While each of us is unique, I often find that changing your inner ecosystem with fermented foods and beverages goes hand in hand with strengthening the will for transformation.

Raising your vibration on the inside helps to raise the vibration on the outside, including the good feeling states that promote optimistic thoughts and language.

Often at the end of the year, we focus on our flaws and our mistakes. This needs to stop. We need to change our perspective. Our misfortunes are clues. Our setbacks in health are communications from our body.

Thus we should see all the old events or trials and current misfortunes or imperfections as opportunities that bring us one step closer to understanding that the present moment is the right time for gratitude and the only time to focus on where you are going.

When we grasp that—we are one step closer to living our dreams.

via I Love You, But Please Stop Talking….

5 Ways to Keep Cool Around Your Family During Family Holidays

‘Tis the season to spend time with family members—young, old, perfectly sane, or completely crazy. Personally, I continue to contemplate whether gypsies left me on the doorstep of the house I grew up in. 

Needless to say, family gatherings are not my favorite activity. 

But let’s face it, we all have to do it at some point. 

Here are my top five 5 for staying chill throughout your next family fest: 

1. You can’t change your family. You can only change your response to them. 

I think no matter how crazy our family may be, the holidays seem to program us with a glimmer of hope that they can become the Cleavers, if only we do all the right things. In reality, we can’t fix or change people in our lives unless they want to change. So it pays to be realistic, and here’s a way to do that.

Before you embark on your holiday gathering, get yourself in a really calm and grounded place (meditate, do yoga). Enter your family event like you’re about to go see a movie. Sit back and watch the crazy that may ensue, and try not to get wrapped up in it. 

Easier said than done, I know, but over time, with practice, like  anything else, it will get easier.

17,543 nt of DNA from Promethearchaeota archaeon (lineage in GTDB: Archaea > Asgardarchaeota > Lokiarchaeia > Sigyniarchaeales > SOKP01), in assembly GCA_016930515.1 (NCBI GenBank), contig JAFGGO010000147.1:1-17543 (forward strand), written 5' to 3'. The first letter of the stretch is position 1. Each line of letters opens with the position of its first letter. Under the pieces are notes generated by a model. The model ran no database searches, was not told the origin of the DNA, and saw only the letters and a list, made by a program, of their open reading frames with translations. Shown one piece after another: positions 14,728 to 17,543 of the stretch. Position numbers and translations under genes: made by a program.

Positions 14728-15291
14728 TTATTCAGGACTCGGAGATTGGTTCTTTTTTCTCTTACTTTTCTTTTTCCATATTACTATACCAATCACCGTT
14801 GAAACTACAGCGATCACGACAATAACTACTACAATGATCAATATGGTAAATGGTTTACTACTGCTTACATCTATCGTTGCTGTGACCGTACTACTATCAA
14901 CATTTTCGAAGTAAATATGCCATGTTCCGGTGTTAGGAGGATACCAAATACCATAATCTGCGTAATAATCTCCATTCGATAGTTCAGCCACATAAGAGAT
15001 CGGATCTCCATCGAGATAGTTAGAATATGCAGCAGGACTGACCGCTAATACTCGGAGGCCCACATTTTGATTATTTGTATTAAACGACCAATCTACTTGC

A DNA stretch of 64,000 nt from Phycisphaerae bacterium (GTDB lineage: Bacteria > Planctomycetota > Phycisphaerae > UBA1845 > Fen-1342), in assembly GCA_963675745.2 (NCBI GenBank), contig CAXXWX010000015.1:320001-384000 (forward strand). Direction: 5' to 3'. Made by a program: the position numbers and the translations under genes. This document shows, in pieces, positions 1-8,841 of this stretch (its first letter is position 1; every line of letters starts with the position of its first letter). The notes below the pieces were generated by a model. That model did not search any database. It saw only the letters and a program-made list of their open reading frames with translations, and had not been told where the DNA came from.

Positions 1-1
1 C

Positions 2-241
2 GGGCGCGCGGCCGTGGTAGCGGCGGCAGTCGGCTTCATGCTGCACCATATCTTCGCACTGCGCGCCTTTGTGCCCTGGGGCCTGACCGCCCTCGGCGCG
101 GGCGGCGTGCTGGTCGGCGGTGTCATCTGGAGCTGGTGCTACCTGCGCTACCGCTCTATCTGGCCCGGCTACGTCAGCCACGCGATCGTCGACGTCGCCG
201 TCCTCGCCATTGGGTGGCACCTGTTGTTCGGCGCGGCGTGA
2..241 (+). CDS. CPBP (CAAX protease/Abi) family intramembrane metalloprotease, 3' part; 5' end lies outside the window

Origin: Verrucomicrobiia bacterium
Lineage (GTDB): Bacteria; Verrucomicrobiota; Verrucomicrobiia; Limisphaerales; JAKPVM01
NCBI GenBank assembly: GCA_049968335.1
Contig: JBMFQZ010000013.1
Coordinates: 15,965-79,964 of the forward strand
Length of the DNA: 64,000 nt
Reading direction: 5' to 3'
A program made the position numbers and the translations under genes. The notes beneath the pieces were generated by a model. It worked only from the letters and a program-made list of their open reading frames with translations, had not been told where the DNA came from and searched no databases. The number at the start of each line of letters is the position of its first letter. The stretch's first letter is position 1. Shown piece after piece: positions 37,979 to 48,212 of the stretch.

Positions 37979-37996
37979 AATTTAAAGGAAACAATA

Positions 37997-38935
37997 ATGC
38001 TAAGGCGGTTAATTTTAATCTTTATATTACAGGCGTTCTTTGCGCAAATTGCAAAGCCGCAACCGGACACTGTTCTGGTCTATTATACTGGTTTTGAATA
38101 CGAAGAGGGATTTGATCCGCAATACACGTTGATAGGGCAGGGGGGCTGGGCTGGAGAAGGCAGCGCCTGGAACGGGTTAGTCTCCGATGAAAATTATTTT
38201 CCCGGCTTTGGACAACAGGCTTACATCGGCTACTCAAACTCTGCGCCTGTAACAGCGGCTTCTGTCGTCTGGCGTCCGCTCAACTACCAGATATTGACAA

2. Use imagery: Put on your rubber suit over that holiday dress. 

If imagery resonates with you, imagine putting on a rubber suit over your holiday garb. When family members make comments that are inappropriate and/or hurtful (e.g, when your mother tells your boyfriend not to listen to anything you say about her—sad-but-true story), envision those lovely comments bouncing off you, again and again and again, and flying right out the window.

3. Be thankful: Without your family you wouldn’t be you. 

This is another mantra that took me years to come to terms with but was very empowering once I got there. If it were not for the dysfunctional environment I grew up in, I would not be who I am today.  

We have this amazing opportunity as adults to go beyond the house we were raised in. We can form more functional relationships and become more emotionally equipped and insightful people—and we can do this partly because our family challenges strengthened us. There is a lot of power in that, so if your family gets you down, meditate on that for awhile.

4. After family festivities, process your emotions. 

After family events, I used to find myself immersed in Hershey kiss food-fests and then realize I wasn’t processing my emotions. For me, it was sad to go home to a father who would ramble on about baseball without asking once what was going in my life. 

As we evolve and grow, our family environment can become even more disturbing and just plain sad. So post family fest, acknowledge your emotions, process them (cry, write, talk to a caring friend) and move on.

5. Go against society conventions. Spend the holidays with your friends! 

I am a big fan of self-preservation. If your family drives you absolutely crazy, why go home? For me, my friends have become my adopted family and I take pleasure in spending most of my holidays with them.  

I hope this will help you deal with the holidays, and I’d love to hear what has worked for you!!

Photo Credit:

Published December 22, 2012 at 10:24 AM
About Stacy Slawitsky

Stacy Slawitsky turned to yoga and mindfulness as a means to relieve the stress of a demanding job at a Big 4 Accounting Firm. Her passion to share the benefits of these practices with others led her to start ZenConnect. She conducts stress management programs for companies throughout the Boston area.

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Follow ZenConnect on Twitter: @ZenConn

More from Stacy Slawitsky on MindBodyGreen

Why It’s Good to Cry
Fun Ways to Start a Daily Gratitude Practice
Insights from an Ex-Corporate Road Warrior: 6 Easy Ways to Exercise on the Road
How the Power of Positive Thinking Prevented My Teeth from Falling Out